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April 1985

The Scope of Neurologic Practice: Evidence From a Practice Study

Author Affiliations

From the Department of Neurology, University of Medicine and Dentistry of New Jersey, Rutgers Medical School, Piscataway.

Arch Neurol. 1985;42(4):386-387. doi:10.1001/archneur.1985.04060040100022

In recent years, there has been a large and rapid increase in the number of practicing neurologists in the United States. This information alone, however, says little about whether this change has had beneficial or deleterious effects on the quality and cost-effectiveness of neurologic care for the majority of patients. Before one can determine the optimum number of specialists in a population to be served, one must first specify what role such physicians will fill, along with other groups of generalists and specialists, in the provision of medical care.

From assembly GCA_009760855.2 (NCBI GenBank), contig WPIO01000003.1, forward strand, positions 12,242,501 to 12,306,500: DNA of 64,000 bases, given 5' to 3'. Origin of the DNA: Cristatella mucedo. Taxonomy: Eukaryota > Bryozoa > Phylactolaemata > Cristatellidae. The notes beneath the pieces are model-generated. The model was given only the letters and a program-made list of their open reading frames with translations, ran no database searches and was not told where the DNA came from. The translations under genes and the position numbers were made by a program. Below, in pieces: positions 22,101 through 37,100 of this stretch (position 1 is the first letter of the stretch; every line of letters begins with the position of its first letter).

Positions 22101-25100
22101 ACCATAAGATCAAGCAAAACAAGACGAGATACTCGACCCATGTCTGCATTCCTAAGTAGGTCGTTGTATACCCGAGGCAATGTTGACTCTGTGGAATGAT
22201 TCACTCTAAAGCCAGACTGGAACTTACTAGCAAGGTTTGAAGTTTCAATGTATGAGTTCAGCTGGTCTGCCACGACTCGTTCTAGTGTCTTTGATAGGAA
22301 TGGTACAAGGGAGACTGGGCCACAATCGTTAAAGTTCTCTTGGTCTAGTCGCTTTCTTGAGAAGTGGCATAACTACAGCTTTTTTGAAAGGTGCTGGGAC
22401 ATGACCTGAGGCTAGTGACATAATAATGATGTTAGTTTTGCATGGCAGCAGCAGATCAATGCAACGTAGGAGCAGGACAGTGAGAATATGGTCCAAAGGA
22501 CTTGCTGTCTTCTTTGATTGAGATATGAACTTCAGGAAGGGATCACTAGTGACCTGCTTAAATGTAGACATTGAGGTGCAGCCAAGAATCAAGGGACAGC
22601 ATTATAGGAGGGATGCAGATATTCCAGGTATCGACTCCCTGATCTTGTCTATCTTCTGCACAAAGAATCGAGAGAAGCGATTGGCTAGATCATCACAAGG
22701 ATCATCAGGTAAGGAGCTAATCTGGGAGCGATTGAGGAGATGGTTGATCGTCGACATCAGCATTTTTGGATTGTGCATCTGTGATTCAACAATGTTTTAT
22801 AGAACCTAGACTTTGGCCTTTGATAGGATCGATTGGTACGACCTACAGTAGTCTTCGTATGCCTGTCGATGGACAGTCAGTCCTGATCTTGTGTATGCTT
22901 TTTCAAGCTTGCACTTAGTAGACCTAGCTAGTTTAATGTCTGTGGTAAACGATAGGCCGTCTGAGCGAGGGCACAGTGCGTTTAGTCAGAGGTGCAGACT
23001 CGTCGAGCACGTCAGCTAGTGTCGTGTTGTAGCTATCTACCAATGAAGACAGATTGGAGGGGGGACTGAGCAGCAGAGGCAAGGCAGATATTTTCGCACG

Hence the general question: What is the scope of neurologic practice and care? In attempting to answer this question, I would suggest that one needs to separate dogma from evidence. What we would like practicing neurologists to do may be different from what is actually done. Even a physician's self-perception of professional activity may differ in important ways from measured data.

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